• moderate or high risk of suicide (according to MINI module C) or by clinical impression
  • very severe depression that would interfere with the ability to participate in the study (based on clinical judgment by the physician at the recruitment site).
  • current psychotherapy/behavioral treatments for depression
  • started pharmacotherapy for depression within the last 2 months
  • MS relapse or steroid treatment in the last 4 weeks
  • concurrent participation in another clinical trial that includes an intervention
  • refusal to saving, processing and forwarding of pseudonymized data

Information from the National Library of Medicine

To learn more about this study, you or your doctor may contact the study research staff using the contact information provided by the sponsor.

Please refer to this study by its ClinicalTrials.gov identifier (NCT number): NCT02740361


Contacts
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Contact: Stefan M Gold, PhD +49 450 517 594 stefan.gold@charite.de
Contact: Christoph Heesen, MD heesen@uke.de

Locations
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United States, California
Cedars-Sinai Medical Center Recruiting
Los Angeles, California, United States, 90048
Contact: Nancy Sicotte, MD         
Principal Investigator: Nancy L Sicotte, MD         
United States, Kansas
University of Missouri, Kansas City Recruiting
Kansas City, Kansas, United States, 66103
Contact: Jared Bruce, PhD         
Principal Investigator: Jared Bruce, PhD         
Sub-Investigator: Sharon Lynch, MD         
United States, Pennsylvania
Penn State University Recruiting
State College, Pennsylvania, United States, 16801
Contact: Peter Arnett, PhD         
Principal Investigator: Peter Arnett, PhD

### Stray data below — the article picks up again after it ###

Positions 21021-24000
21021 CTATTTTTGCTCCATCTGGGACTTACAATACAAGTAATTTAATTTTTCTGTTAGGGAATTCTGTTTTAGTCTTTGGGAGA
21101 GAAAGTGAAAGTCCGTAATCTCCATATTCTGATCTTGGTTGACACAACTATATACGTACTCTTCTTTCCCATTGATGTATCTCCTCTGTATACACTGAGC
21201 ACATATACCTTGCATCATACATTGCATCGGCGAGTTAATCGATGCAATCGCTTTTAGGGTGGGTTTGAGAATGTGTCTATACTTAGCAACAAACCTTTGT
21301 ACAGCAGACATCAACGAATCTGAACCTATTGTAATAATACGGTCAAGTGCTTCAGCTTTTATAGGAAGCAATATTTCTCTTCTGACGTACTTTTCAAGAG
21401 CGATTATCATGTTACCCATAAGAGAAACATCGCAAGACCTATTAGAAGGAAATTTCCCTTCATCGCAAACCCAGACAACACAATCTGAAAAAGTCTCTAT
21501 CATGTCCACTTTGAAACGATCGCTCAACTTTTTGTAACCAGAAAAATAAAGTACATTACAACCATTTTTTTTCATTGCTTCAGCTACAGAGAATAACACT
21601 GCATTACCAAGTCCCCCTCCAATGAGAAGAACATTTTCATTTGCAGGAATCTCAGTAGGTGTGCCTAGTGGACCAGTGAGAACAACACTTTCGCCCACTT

Germany
Charité University Recruiting
Berlin, Germany, 10117
Contact: Stefan Gold, PhD       stefan.gold@charite.de   
Contact: Friedemann Paul, MD       friedemann.paul@charite.de   
Principal Investigator: Friedemann Paul, MD         
Universitätsklinikum Hamburg-Eppendorf Active, not recruiting
Hamburg, Germany, 20246
Sponsors and Collaborators
Charite University, Berlin, Germany
National Multiple Sclerosis Society
Universitätsklinikum Hamburg-Eppendorf
Cedars-Sinai Medical Center
University of Missouri, Kansas City
Penn State University
King's College London
University Medical Center Goettingen
NeuroCure Clinical Research Center, Charite, Berlin
Investigators
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Study Director: Stefan M Gold, PhD Charité University, Berlin
Principal Investigator: Friedemann Paul, MD Charité University, Berlin
Principal Investigator: Christoph Heesen, MD Universitätsklinikum Hamburg-Eppendorf
Principal Investigator: Nancy Sicotte, MD Cedars-Sinai Medical Center
Principal Investigator: Jared Bruce, PhD University of Missouri, Kansas City
Principal Investigator: Sharon Lynch, MD University of Missouri, Kansas City
Principal Investigator: Peter Arnett, PhD Penn State University
Principal Investigator: Rona Moss-Morris, PhD King's College London
Principal Investigator: Tim Friede, PhD University Medical Center Goettingen
Principal Investigator: Björn Meyer, PhD GAIA Group
Publications:
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Responsible Party: Friedemann Paul, Prof. Dr., Charite University, Berlin, Germany
ClinicalTrials.gov Identifier: NCT02740361    
Other Study ID Numbers: IDEMS
RG-1507-05418 ( Other Grant/Funding Number: National Multiple Sclerosis Society )
First Posted: April 15, 2016    Key Record Dates
Last Update Posted: April 10, 2020
Last Verified: April 2020
Individual Participant Data (IPD) Sharing Statement:
Plan to Share IPD: Yes
Plan Description: Anonymized individual data on the primary endpoint will be published alongside the trial report in a peer reviewed journal.

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Studies a U.S. FDA-regulated Drug Product: No
Studies a U.S. FDA-regulated Device Product: No
Additional relevant MeSH terms:
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Multiple Sclerosis
Sclerosis
Pathologic Processes
Demyelinating Autoimmune Diseases, CNS
Autoimmune Diseases of the Nervous System
Nervous System Diseases
Demyelinating Diseases
Autoimmune Diseases
Immune System Diseases